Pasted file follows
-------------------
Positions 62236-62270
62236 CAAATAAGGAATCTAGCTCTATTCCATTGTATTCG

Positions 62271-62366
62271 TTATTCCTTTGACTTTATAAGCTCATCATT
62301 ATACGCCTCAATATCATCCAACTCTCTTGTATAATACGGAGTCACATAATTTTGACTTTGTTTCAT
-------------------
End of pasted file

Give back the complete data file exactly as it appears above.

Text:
Positions 62236-62270
62236 CAAATAAGGAATCTAGCTCTATTCCATTGTATTCG

Positions 62271-62366
62271 TTATTCCTTTGACTTTATAAGCTCATCATT
62301 ATACGCCTCAATATCATCCAACTCTCTTGTATAATACGGAGTCACATAATTTTGACTTTGTTTCAT